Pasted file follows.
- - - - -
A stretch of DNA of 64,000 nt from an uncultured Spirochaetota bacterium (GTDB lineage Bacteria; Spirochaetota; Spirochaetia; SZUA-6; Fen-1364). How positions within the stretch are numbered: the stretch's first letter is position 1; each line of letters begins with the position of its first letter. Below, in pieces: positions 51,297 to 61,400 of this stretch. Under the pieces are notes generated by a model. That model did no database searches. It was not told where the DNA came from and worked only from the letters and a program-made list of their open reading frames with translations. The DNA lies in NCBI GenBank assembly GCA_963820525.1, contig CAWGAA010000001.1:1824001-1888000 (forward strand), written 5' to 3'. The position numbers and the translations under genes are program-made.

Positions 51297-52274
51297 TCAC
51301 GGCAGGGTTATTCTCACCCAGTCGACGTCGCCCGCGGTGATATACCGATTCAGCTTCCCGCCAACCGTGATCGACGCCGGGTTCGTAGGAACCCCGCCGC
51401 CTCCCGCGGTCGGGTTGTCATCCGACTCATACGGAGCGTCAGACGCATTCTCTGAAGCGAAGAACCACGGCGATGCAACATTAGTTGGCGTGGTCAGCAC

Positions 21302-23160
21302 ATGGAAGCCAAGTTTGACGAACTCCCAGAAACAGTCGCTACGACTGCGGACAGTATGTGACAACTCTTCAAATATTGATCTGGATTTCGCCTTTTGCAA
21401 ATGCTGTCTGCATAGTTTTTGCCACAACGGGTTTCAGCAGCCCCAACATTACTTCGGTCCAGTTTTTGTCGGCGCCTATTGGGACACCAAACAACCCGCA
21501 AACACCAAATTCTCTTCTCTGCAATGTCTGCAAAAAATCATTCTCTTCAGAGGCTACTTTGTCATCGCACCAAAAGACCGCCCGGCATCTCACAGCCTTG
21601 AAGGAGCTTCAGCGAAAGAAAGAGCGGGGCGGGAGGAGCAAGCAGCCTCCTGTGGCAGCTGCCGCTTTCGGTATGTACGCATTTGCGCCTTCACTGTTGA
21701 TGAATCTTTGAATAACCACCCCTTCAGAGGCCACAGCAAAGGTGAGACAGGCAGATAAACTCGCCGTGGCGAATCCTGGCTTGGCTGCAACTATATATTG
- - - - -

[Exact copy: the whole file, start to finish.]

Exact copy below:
A stretch of DNA of 64,000 nt from an uncultured Spirochaetota bacterium (GTDB lineage Bacteria; Spirochaetota; Spirochaetia; SZUA-6; Fen-1364). How positions within the stretch are numbered: the stretch's first letter is position 1; each line of letters begins with the position of its first letter. Below, in pieces: positions 51,297 to 61,400 of this stretch. Under the pieces are notes generated by a model. That model did no database searches. It was not told where the DNA came from and worked only from the letters and a program-made list of their open reading frames with translations. The DNA lies in NCBI GenBank assembly GCA_963820525.1, contig CAWGAA010000001.1:1824001-1888000 (forward strand), written 5' to 3'. The position numbers and the translations under genes are program-made.

Positions 51297-52274
51297 TCAC
51301 GGCAGGGTTATTCTCACCCAGTCGACGTCGCCCGCGGTGATATACCGATTCAGCTTCCCGCCAACCGTGATCGACGCCGGGTTCGTAGGAACCCCGCCGC
51401 CTCCCGCGGTCGGGTTGTCATCCGACTCATACGGAGCGTCAGACGCATTCTCTGAAGCGAAGAACCACGGCGATGCAACATTAGTTGGCGTGGTCAGCAC

Positions 21302-23160
21302 ATGGAAGCCAAGTTTGACGAACTCCCAGAAACAGTCGCTACGACTGCGGACAGTATGTGACAACTCTTCAAATATTGATCTGGATTTCGCCTTTTGCAA
21401 ATGCTGTCTGCATAGTTTTTGCCACAACGGGTTTCAGCAGCCCCAACATTACTTCGGTCCAGTTTTTGTCGGCGCCTATTGGGACACCAAACAACCCGCA
21501 AACACCAAATTCTCTTCTCTGCAATGTCTGCAAAAAATCATTCTCTTCAGAGGCTACTTTGTCATCGCACCAAAAGACCGCCCGGCATCTCACAGCCTTG
21601 AAGGAGCTTCAGCGAAAGAAAGAGCGGGGCGGGAGGAGCAAGCAGCCTCCTGTGGCAGCTGCCGCTTTCGGTATGTACGCATTTGCGCCTTCACTGTTGA
21701 TGAATCTTTGAATAACCACCCCTTCAGAGGCCACAGCAAAGGTGAGACAGGCAGATAAACTCGCCGTGGCGAATCCTGGCTTGGCTGCAACTATATATTG